Physical trauma is the most common cause of auricular hematoma. Repeated injuries to the ear are the most common reasons for the formation of ear hematoma. Injuries to the auricle are common because of its exposed position and lack of protection from the surrounding structures. Some of the high-risk sports that may lead to auricular hematoma include:
- Mixed martial arts
Wrestlers who do not wear protective gear are at a high risk of such kinds of injuries. Repeated hits to the ear cause damage to the blood vessels supplying the earlobes and cause blockage of blood flow to the ear cartilage (supporting tissue of the ear). This causes the cartilage to die, and scar tissue is formed in its place. Due to its lumpy bumpy appearance, the untreated auricular hematoma with the scarred tissue is called a cauliflower ear.
Other common causes of auricular hematoma:
What is auricular hematoma?
Auricular hematoma describes the collection of blood below the skin of the outer ear, typically resulting from blunt trauma during sports. When auricular hematoma is not fully drained, recurs, or is left untreated, it may lead to permanent deformity known as a cauliflower ear. It can develop within minutes to hours of the blunt trauma.
What are the signs and symptoms of auricular hematoma?
The signs and symptoms of auricular hematoma depend on the severity of the trauma. The most common signs of auricular hematoma include:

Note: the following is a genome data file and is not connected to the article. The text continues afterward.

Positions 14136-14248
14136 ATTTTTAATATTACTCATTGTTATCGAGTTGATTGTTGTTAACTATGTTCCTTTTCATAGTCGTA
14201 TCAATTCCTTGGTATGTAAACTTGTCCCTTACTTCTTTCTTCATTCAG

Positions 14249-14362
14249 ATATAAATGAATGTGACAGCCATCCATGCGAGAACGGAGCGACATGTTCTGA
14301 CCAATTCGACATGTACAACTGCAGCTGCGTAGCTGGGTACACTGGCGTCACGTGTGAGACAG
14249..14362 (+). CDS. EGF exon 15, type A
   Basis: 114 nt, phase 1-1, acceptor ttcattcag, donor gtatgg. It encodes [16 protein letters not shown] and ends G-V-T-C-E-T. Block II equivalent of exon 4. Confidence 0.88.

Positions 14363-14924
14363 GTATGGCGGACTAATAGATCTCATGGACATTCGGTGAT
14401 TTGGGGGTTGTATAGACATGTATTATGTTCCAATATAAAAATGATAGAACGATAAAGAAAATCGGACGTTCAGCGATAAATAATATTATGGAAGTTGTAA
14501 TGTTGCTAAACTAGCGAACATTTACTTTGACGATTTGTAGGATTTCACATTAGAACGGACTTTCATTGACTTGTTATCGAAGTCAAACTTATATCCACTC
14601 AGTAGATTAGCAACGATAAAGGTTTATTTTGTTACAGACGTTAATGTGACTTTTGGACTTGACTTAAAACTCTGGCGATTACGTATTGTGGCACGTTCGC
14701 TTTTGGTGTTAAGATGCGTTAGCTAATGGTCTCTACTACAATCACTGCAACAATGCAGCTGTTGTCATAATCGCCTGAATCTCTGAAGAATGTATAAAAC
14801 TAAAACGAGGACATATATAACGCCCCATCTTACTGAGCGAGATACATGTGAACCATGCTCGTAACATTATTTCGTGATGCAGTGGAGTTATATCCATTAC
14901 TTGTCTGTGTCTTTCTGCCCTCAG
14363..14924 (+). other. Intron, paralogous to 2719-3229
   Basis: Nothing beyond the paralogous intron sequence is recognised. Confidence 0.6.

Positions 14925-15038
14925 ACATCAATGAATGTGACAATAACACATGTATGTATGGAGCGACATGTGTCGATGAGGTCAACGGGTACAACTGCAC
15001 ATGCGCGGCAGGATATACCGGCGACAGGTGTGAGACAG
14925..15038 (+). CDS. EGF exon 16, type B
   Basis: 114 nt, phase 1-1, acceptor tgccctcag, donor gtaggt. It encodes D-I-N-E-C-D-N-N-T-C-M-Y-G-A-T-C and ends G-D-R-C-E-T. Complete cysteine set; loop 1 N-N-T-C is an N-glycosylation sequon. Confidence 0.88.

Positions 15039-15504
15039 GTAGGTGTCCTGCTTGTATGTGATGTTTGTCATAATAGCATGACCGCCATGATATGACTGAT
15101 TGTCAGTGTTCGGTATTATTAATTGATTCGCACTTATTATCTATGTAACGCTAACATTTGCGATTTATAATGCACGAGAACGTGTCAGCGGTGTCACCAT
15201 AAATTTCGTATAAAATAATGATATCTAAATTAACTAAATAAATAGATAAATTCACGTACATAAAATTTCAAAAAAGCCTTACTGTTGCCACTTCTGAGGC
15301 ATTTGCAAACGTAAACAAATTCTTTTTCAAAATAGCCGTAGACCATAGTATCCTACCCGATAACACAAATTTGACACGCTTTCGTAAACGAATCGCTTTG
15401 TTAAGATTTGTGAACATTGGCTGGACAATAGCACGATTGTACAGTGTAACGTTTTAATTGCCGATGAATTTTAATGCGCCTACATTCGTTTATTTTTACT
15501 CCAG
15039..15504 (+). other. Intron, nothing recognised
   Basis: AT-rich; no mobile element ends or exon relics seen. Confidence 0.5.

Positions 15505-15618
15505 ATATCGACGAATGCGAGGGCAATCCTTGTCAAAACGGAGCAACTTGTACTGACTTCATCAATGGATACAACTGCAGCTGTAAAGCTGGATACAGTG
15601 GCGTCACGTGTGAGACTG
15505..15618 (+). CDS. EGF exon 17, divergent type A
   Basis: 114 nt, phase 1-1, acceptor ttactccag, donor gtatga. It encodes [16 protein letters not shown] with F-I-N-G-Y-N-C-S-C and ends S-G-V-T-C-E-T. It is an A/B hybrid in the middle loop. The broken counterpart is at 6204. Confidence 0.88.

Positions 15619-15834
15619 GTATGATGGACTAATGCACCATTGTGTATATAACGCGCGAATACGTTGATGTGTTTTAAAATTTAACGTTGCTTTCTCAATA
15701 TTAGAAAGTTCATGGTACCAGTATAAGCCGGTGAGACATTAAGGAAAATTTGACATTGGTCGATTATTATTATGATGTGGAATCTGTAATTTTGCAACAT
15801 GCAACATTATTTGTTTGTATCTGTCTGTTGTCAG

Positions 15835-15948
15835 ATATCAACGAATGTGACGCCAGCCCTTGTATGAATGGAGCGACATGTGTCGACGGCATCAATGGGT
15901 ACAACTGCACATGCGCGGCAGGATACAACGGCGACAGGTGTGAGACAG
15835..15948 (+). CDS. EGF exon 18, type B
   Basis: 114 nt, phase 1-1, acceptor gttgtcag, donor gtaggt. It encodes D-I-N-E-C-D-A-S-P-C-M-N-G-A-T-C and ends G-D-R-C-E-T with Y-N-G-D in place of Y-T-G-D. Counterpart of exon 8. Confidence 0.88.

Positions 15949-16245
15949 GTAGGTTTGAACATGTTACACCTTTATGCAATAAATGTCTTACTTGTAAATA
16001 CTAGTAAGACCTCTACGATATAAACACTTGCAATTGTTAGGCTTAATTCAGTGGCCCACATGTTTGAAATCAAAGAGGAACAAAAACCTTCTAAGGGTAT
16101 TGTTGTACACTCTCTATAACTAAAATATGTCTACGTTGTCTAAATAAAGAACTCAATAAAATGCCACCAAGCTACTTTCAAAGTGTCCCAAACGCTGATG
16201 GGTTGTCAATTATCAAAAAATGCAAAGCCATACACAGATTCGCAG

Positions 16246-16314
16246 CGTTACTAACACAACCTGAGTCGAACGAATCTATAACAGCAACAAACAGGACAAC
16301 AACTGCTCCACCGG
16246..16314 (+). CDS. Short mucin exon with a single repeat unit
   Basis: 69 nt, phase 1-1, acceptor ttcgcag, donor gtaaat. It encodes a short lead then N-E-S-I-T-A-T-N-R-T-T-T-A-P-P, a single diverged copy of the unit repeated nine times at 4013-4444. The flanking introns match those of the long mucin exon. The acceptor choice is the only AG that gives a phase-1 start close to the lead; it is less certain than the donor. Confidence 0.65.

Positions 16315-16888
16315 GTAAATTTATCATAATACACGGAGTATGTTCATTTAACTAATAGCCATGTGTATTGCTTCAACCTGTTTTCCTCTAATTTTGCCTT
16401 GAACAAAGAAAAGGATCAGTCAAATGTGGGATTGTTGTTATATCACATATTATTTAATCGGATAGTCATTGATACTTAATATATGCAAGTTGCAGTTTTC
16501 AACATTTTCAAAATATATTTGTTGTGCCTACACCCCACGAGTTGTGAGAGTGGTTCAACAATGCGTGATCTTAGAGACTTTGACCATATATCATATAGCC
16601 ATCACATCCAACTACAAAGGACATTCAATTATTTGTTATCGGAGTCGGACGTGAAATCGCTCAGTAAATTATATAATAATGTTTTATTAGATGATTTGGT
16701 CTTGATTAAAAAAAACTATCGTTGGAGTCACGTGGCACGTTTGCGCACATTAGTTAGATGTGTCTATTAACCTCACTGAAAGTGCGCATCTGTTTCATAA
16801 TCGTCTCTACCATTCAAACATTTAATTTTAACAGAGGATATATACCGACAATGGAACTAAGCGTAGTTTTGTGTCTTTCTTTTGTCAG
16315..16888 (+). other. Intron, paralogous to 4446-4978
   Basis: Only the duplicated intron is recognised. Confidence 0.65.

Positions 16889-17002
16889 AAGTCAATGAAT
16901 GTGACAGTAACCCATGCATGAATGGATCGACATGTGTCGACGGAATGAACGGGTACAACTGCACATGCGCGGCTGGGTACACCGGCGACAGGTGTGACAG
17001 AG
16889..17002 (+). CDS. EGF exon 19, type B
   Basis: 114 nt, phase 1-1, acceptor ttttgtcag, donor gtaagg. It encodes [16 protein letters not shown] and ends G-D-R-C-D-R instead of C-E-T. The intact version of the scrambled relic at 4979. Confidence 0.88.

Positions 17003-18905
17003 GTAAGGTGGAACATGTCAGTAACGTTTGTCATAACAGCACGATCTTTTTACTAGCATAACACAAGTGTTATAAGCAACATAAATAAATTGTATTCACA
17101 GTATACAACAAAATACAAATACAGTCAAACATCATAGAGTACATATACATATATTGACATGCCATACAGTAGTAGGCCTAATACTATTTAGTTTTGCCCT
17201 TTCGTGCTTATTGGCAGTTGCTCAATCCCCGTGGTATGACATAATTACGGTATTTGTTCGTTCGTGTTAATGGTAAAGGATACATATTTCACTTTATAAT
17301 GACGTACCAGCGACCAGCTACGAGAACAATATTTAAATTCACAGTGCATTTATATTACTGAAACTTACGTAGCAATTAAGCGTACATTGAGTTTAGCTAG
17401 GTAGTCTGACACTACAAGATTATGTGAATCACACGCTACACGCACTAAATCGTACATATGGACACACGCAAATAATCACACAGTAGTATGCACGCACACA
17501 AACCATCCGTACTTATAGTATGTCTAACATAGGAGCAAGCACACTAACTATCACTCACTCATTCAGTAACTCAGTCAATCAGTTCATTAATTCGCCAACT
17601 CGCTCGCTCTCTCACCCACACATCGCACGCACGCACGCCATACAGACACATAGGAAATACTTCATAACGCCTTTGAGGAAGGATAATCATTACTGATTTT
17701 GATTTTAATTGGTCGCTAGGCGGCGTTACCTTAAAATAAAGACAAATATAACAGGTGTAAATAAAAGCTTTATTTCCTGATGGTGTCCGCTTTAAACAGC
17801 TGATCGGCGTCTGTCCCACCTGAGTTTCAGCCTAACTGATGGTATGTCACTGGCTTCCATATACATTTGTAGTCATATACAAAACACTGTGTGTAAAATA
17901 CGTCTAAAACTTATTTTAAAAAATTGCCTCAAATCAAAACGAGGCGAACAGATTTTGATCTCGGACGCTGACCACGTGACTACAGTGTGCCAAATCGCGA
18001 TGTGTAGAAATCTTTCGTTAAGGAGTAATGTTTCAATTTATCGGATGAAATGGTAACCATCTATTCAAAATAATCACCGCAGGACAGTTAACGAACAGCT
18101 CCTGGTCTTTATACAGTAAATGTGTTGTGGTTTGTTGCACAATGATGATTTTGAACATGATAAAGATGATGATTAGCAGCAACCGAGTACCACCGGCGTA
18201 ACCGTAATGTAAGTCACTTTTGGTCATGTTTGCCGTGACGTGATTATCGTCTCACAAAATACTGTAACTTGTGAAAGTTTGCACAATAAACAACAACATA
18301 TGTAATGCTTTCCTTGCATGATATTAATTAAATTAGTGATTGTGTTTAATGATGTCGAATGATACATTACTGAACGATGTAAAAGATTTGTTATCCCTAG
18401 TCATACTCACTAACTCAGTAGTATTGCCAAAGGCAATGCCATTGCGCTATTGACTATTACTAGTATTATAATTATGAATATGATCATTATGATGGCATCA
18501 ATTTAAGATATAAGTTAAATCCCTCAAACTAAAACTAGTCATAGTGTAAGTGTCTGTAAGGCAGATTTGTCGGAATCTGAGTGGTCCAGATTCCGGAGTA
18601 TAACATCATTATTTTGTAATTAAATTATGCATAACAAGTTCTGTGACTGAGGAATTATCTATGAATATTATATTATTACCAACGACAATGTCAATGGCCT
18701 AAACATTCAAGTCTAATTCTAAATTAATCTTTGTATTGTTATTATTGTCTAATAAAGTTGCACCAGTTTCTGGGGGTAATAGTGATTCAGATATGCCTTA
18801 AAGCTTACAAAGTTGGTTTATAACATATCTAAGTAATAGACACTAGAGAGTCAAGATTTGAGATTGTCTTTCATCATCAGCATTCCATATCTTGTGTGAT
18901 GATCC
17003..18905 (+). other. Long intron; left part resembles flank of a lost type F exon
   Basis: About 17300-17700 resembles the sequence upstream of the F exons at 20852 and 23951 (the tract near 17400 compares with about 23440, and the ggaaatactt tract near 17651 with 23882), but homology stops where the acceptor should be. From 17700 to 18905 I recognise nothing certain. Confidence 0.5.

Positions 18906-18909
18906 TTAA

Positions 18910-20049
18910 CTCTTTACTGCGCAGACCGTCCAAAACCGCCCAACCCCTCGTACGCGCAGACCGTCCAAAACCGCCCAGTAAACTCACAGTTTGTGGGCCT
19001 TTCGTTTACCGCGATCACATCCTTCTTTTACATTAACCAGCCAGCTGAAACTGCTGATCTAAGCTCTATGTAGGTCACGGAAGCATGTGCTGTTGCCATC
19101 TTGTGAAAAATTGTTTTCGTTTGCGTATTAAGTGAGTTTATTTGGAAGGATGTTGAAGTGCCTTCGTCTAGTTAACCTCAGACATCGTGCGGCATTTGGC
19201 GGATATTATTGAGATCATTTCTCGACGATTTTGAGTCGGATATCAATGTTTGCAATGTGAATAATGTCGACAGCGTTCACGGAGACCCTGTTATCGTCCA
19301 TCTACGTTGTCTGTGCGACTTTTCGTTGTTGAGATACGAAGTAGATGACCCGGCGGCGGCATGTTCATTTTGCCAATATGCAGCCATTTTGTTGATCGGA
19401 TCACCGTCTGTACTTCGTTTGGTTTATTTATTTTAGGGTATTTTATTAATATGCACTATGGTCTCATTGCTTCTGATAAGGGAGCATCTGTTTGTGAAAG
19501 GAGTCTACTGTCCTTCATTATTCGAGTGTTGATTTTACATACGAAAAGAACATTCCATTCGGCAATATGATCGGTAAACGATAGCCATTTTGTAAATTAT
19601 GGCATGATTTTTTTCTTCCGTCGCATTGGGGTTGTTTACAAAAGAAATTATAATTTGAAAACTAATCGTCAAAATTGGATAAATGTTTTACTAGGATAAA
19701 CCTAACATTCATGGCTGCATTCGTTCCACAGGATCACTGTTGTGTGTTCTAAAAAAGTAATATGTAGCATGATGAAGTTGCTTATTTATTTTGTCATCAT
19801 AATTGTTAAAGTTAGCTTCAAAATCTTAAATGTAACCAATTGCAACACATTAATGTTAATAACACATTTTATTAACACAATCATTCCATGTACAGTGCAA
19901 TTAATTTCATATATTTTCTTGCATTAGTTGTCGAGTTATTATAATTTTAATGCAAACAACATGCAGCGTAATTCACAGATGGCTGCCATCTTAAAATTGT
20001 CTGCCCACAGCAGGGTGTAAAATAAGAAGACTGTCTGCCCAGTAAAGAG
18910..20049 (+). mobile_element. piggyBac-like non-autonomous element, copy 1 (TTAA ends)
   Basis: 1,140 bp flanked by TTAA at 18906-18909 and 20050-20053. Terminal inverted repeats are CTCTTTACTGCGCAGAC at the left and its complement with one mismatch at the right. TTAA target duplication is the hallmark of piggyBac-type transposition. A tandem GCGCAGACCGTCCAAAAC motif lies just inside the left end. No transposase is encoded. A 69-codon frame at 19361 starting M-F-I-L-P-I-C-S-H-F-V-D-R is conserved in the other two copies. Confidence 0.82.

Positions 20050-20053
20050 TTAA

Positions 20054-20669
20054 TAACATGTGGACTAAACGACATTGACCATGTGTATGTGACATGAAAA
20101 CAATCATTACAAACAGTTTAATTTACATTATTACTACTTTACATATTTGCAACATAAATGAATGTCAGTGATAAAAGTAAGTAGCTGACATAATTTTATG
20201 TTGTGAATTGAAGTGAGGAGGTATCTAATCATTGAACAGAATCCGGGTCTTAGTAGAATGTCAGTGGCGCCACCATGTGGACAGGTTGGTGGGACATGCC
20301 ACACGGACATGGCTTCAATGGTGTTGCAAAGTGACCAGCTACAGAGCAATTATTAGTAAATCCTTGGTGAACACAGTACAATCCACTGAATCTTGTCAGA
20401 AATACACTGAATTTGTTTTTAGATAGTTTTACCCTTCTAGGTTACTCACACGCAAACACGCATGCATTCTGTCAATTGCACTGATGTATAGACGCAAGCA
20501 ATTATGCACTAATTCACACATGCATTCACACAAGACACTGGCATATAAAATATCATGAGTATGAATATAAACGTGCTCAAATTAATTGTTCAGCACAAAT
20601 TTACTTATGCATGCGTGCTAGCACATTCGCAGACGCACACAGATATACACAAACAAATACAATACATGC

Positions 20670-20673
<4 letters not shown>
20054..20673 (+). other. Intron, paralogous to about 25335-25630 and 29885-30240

- Pain around the bruise
- Bruising or discoloration around the ear
- Deformity of the curvature of the ear
Severe symptoms include:
How is auricular hematoma treated?
The goal of the treatment for auricular hematoma includes:
- Preventing permanent damage to the cartilage by draining the blood from the hematoma as soon as possible
- Treating a potential infection
- Reducing inflammation and swelling
The physician drains the hematoma by
- Giving local anesthesia to the affected area.
- Making an incision on the skin overlying the hematoma under aseptic conditions.
- Evacuating the hematoma with the control of bleeding and suction.
- Irrigating the site with normal saline after removing the hematoma.
- Applying a compression bandage on the site.
- Applying antibiotics to the skin for 7-10 days.
- Monitoring the patient every 24 hours for several days.
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Cunha JP. Cauliflower Ear. MedicineNet. https://www.medicinenet.com/cauliflower_ear/article.htm